“I look forward to going back to [treat] communities that are full of black people. I will need those pieces of my education,” he said. Ceasar said Harvard Med has been very responsive to student feedback, however.

The petition that Ceasar and others signed urges Faust to make sure at least 25 percent of interviewed candidates for the dean job come from backgrounds underrepresented in medicine.

Faust, who wasn’t available to receive the petition in person and declined comment to STAT, told the Harvard Crimson she’s skeptical of the quota the students proposed.

“I think that the point that the person who leads the med school ought to be a person with a deep commitment to diversity is absolutely right,” Faust said. “How we accomplish that I don’t think comes through quotas on interviews.”

Harvard provost Alan Garber, who is leading the dean search with Faust, said in a statement that he had met with student organizers and shared their petition with faculty on the dean search committee.

Meanwhile, students received support from one Harvard Med professor, Dr. Augustus A. White III, a longtime champion of diversity who in 1978 became the first black department chief at a Harvard teaching hospital.

“I would sign it in a heartbeat,” he said of the students’ petition.

White wrote a book, “Seeing Patients: Unconscious Bias in Health Care,” outlining how a prejudiced health care system fails minorities. For example, if you’re a Latino man in Southern California with a long bone broken into two parts — a problem that’s easy to diagnose, very painful, and hard to fake — you have 50 percent less chance of getting narcotics to control your pain than a white patient, White said.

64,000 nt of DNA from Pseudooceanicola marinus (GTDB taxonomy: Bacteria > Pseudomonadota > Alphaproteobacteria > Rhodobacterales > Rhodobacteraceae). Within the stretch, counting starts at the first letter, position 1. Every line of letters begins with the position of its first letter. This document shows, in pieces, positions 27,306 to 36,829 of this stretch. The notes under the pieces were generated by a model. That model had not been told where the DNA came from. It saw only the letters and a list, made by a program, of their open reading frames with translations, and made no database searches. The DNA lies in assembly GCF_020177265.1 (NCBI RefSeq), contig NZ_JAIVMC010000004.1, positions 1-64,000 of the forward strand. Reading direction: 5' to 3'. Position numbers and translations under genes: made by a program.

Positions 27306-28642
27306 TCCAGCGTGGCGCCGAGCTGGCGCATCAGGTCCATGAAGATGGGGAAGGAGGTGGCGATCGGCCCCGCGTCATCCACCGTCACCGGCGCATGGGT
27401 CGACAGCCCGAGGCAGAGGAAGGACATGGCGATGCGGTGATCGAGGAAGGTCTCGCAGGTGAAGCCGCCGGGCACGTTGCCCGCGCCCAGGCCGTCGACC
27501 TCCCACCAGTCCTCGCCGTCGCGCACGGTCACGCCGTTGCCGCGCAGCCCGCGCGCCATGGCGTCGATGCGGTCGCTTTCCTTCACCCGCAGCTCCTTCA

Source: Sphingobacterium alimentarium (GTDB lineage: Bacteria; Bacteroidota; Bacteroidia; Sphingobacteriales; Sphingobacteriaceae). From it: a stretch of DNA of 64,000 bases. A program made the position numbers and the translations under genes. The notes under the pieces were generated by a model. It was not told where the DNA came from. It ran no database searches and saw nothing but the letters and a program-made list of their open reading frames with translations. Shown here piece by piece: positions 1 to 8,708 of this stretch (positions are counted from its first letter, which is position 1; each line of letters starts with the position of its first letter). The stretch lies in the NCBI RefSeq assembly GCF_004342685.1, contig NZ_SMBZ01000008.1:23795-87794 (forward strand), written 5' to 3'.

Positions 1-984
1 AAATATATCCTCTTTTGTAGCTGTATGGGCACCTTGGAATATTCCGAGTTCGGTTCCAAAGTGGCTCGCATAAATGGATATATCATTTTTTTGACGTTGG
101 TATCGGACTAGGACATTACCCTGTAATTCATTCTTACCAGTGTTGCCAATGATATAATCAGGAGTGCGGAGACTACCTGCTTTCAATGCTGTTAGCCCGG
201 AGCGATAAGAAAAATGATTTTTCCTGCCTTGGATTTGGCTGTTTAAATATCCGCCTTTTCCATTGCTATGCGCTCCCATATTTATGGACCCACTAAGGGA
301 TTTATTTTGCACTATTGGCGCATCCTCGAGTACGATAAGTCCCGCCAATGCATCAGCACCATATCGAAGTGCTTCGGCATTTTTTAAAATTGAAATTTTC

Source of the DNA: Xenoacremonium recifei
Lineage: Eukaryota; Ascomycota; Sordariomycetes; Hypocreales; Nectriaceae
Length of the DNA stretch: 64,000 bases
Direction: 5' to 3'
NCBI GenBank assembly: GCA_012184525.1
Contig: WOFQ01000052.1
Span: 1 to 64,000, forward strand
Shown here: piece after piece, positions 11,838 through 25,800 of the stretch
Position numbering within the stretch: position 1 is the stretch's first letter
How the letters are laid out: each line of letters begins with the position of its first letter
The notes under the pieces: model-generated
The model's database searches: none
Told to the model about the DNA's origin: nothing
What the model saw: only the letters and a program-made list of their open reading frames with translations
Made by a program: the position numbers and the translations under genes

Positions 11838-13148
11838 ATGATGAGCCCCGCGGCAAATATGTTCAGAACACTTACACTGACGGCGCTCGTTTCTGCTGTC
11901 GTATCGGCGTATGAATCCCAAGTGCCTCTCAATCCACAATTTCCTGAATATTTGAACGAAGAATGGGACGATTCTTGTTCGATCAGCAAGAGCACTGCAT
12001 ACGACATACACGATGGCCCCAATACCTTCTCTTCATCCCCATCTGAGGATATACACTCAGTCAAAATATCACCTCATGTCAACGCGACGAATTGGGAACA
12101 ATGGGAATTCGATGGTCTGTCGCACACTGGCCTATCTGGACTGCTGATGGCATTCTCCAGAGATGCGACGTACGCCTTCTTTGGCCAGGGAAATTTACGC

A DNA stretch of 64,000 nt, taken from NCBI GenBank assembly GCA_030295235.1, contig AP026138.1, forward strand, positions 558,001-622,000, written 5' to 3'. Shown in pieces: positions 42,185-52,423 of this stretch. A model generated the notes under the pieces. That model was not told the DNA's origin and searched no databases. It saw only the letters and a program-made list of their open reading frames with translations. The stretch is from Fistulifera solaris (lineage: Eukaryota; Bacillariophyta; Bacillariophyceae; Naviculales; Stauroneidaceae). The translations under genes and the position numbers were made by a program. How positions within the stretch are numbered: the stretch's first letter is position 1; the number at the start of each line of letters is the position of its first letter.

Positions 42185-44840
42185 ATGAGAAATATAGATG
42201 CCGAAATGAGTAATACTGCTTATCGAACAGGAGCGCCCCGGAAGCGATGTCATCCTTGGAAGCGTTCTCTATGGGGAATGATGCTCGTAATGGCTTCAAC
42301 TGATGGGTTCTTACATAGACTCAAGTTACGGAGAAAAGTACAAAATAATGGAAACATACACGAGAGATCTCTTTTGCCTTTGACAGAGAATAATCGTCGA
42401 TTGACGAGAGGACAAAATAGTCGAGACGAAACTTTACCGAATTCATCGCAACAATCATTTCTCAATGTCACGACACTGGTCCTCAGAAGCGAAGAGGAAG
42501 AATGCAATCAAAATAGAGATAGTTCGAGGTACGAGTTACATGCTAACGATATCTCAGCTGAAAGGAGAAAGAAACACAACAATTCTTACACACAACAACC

“If we had more diversity, we’d have less disparate care,” he said.

White said he would like to see “a greater sense of urgency and outrage” over what Martin Luther King Jr. called “the shocking and inhumane” injustices in health care.

“Diversity is not a panacea,” White said, “but certainly an important element in helping to address that unconscionable reality.”


Reflections on National School Choice Week

Last week was National School Choice Week, with more than 16,000 events from coast to coast shining a spotlight on effective education options for students.

Today, parental choice in education encompasses a variety of education options:

Eight states and the District of Columbia allow parents to enroll their children in any public school they wish, regardless of where they live.

Another 43 states and DC allow public charter schools. Altogether more than 6,700 charter schools enroll over 3 million students.

Public magnet schools, 3,200 nationwide, enroll over 2.6 million students in all 50 states and DC.

Parental choice in education also includes a growing number of private and online learning options as well: